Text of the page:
No Easy Decisions: Developing an Evidence-Informed Process to Allocate Housing Choice Vouchers to Survivors of Intimate Partner Violence

Kristie Thomas, Jill T. Messing, Allison Ward-Lasher, Allie Bones

    Research output: Contribution to journalArticlepeer-review

    7 Scopus citations

    Abstract

    This article describes the development of an evidence-informed screening tool and process to allocate 25 Housing Choice Vouchers (HCVs) to homeless and unstably housed survivors of intimate partner violence (IPV) through an innovative pilot program called SASH (Survivors Achieving Stable Housing). Informed by empirical and community-defined evidence, the screening tool comprised two forms, a survivor self-referral form and a form completed by a domestic violence (DV) advocate on the survivor’s behalf. Responses were scored such that higher scores indicated fewer barriers to the SASH definition of housing success (i.e., to lease up with and maintain an HCV). We received 92 applications, primarily from survivors living in DV shelters. Of those, 31 were excluded; the remaining 61 were randomized into either the voucher or the queue group. Survivors needed considerable advocacy from the SASH team to move through the public housing authority application process as well as financial assistance to lease up. Lessons learned during the SASH project have important implications for DV and housing practitioners, especially those involved in developing coordinated entry procedures. These lessons include the utility and feasibility of screening questions and tools, moral dilemmas of resource allocation, and challenges of working across siloed systems and policies.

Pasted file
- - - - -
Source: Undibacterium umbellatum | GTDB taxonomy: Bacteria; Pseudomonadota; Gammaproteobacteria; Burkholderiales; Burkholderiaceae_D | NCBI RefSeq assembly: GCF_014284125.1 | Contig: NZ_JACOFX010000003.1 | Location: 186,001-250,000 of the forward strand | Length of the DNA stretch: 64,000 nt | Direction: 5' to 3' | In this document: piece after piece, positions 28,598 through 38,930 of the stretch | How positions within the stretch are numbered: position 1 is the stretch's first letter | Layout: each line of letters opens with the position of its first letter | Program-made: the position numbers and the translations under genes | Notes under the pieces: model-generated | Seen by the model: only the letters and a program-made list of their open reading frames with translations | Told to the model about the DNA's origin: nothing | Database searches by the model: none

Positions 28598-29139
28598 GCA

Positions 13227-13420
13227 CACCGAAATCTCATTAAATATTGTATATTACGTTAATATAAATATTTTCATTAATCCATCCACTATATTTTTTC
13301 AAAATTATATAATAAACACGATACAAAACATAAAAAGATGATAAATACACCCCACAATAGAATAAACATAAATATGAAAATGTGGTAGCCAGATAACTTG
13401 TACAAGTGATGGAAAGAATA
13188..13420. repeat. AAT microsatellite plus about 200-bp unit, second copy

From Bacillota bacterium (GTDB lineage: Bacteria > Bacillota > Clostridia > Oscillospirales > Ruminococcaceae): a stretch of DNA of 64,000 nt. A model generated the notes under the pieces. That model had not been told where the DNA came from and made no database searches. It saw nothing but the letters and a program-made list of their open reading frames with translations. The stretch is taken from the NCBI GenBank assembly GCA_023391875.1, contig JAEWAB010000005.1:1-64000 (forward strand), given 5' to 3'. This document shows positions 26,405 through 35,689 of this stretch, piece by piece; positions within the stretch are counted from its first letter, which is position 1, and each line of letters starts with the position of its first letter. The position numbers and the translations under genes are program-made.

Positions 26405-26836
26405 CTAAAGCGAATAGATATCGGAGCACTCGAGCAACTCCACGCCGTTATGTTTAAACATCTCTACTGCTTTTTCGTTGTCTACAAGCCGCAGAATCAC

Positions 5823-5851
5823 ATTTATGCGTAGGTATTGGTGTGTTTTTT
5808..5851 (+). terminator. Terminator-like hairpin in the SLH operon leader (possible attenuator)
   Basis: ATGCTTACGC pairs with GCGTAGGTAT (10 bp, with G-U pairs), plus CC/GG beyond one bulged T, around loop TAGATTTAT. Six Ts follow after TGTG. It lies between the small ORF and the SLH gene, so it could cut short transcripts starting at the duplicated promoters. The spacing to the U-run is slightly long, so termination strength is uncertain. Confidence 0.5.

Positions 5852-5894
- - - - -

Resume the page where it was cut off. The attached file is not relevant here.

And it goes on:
Original languageEnglish (US)
    Pages (from-to)783-805
    Number of pages23
    JournalHousing Policy Debate
    Volume30
    Issue number5
    DOIs
    StatePublished - Sep 2 2020

    Keywords

    • Housing Choice Voucher
    • assessment
    • domestic violence
    • homelessness
    • intimate partner violence
    • screening

    ASJC Scopus subject areas

    • Development
    • Urban Studies
    • Management, Monitoring, Policy and Law

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